Passive Design

Designing the building and the spaces within it to benefit from natural light, ventilation and even temperatures.

Insulation

Specifying high levels of insulation for the thermal envelope is at the heart of good passive design.

Insulation acts as a barrier to heat flow, reducing heat loss in winter to keep the house warm or reducing heat gain in summer to keep the house cool. Inadequate insulation and air leakage are the main causes of heat loss in homes.

The most economical time to install insulation is during construction. Retrospective installation may be more difficult and costly. However, there are options for improving insulation in existing homes.

Insulation is needed in the ceiling, walls and floor. The key choices to be made are:

  • the insulation format (blanket, rigid or loose fill) and material (for example, glass-fibre, wool, polyester) used in each part of the building, and
  • the amount specified to achieve the desired R-value (that is, the desired level of thermal resistance).

The format and material specified will depend on client preference, the type of construction (for example, timber frame or concrete), and on which part of the building envelope is being insulated.

For a house to have zero or near-zero space heating needs, aim to achieve the following  insulation targets, measured in construction R-values. The lower R-values are for warmer parts of the country:

  • Floor -
    • fully insulated concrete slab, with continuous horizontal insulation underneath (most pod/raft style slabs do not have this) and perimeter insulation, or
    • timber floor of about R3.0 (depending on construction and product). For pole houses, the insulation levels should be at least the same level as the walls.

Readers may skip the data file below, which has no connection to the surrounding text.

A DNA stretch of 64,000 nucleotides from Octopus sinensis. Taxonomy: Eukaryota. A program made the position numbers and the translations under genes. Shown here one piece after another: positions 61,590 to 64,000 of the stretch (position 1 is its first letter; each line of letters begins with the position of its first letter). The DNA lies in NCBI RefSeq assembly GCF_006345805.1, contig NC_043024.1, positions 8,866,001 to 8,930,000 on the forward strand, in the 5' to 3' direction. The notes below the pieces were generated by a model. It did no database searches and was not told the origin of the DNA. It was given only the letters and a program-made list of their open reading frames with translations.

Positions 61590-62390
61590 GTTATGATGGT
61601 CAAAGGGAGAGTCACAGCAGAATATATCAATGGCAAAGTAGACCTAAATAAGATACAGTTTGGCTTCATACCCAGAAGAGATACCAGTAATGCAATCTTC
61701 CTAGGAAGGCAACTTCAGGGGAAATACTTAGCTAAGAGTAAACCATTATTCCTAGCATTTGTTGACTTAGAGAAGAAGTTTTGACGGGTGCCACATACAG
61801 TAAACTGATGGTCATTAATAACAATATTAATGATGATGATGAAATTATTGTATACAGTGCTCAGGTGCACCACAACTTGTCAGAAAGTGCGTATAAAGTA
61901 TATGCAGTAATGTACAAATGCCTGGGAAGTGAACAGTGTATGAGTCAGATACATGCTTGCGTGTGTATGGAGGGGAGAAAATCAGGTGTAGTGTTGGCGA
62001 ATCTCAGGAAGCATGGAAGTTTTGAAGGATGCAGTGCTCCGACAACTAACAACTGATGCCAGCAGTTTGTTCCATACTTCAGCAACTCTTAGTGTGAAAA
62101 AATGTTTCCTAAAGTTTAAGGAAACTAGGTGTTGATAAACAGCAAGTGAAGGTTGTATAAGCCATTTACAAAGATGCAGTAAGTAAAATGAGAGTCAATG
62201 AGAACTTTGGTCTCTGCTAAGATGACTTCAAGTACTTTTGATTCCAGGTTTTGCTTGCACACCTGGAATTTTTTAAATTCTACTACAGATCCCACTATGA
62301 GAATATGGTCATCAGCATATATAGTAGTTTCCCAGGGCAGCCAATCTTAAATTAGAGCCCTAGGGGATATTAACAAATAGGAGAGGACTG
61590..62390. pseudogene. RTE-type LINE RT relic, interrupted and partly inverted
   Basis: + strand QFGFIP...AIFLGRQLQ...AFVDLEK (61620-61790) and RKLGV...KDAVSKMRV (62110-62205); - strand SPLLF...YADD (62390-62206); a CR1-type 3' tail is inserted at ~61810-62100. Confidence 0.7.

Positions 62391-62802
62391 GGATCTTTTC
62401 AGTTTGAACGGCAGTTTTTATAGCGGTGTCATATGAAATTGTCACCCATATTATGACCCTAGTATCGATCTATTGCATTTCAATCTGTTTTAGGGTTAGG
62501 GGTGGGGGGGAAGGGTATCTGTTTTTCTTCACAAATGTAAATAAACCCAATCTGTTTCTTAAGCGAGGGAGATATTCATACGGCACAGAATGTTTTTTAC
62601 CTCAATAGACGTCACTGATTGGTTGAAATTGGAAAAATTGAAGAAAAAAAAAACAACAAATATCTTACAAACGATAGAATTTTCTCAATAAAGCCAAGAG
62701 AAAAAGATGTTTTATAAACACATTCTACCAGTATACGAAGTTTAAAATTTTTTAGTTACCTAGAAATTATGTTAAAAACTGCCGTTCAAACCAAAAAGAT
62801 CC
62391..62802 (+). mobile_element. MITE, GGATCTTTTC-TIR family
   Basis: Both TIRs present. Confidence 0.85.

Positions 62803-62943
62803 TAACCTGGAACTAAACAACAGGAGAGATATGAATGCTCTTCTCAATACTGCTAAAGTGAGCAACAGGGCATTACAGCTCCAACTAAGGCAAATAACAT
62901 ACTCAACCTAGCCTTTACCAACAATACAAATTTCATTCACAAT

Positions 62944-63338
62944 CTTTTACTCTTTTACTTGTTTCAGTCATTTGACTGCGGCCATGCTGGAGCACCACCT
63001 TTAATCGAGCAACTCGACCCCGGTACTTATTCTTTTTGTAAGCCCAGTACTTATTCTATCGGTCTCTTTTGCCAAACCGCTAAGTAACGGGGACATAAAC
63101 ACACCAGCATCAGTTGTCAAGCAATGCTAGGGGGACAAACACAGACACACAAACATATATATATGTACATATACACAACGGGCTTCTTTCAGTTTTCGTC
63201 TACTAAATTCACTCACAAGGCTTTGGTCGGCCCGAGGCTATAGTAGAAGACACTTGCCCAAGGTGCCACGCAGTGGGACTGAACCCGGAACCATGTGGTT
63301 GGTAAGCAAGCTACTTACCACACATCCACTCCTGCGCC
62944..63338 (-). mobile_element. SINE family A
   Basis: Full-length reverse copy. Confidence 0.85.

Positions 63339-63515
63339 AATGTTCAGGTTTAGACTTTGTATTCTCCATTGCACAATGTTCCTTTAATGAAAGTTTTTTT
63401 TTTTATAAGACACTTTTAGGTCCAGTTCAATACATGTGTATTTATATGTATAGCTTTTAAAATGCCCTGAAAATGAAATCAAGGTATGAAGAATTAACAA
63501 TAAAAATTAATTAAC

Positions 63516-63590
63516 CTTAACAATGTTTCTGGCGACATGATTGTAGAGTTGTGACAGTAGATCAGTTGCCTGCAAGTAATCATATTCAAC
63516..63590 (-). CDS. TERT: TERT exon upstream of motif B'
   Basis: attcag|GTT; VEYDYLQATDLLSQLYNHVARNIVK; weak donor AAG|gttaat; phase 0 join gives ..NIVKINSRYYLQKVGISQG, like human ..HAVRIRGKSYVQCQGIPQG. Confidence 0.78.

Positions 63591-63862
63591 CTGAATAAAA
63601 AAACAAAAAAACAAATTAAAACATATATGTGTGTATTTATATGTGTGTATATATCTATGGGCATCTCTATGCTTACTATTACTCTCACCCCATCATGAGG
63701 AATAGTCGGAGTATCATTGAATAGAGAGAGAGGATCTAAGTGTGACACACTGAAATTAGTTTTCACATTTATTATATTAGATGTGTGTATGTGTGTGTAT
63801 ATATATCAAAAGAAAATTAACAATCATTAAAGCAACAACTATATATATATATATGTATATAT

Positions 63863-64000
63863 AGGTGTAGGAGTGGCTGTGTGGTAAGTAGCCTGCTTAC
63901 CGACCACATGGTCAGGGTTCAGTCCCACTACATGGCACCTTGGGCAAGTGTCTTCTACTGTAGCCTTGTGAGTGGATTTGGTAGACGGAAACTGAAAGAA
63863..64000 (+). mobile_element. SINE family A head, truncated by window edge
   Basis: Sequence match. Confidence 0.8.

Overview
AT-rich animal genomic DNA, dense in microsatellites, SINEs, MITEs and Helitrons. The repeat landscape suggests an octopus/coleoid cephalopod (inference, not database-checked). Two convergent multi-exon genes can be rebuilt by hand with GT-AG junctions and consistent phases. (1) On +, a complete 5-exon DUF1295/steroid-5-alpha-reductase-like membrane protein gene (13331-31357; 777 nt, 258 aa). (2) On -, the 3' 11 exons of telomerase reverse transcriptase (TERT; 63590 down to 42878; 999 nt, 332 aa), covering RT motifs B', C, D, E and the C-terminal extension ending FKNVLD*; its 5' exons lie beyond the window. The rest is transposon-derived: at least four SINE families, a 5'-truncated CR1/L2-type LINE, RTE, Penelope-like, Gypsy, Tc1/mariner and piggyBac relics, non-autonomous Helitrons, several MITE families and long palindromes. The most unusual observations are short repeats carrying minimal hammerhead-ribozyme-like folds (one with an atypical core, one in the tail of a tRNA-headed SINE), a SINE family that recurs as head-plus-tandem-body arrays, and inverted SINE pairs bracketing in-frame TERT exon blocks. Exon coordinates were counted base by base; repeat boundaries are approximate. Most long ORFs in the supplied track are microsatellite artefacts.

• Walls - about R3.6 for low-mass construction (such as timber framing and cladding) and R3.0 for high-mass construction (such as concrete floors and walls)
  • Windows - about R0.4 to 0.53 (for example, with thermally-broken, aluminium frames with low-e glazing).
  • Roof - about R4.6-5.5

When specifying insulation materials, the key consideration is the thermal performance of the material over the life of the building. Also consider the sustainability of the insulation material for example, the emissions associated with its manufacture. For details, see our insulation materials factsheet(PDF) and the materials section of this site. Some thermal insulation products have qualified for the Environmental Choice New Zealand label

Also see glazing and glazing performance for information about thermal insulation in windows and glazed doors.

A law passed in May 2016 makes insulation a legal requirement in rental properties. The requirement will apply from 1 July 2019 for private rental properties. The general rule requires ceiling insulation of R 2.9 for properties in zone 1 or 2, and R 3.3 for properties in zone 3. Ground floor suspended floors must have insulation of at least R 1.3. (There are special rules for ceiling insulation originally installed before 1 July 2016.)

It has been a requirement since 1 July 2016 for landlords to disclose in new tenancy agreements the extent of insulation in their rental properties.

Healthy homes standards

The Government introduced updated insulation requirements for rental housing in the healthy homes standards announced in February 2019.

The standard does not require anything more from landlords who have installed insulation to meet existing 2016 insulation requirements. These remain in force, including the 1 July 2019 deadline.

The healthy homes insulation standard affects a new group of rental homes that already have around 70120 mm of ceiling insulation and were not required to retrofit insulation under the 2016 requirements. These homes will now have to top-up the insulation to a minimum 120 mm.

The healthy homes standards will apply to new tenancies from 1 July 2021 and to all rental homes from 1 July 2024.

 

Updated: 28 February 2019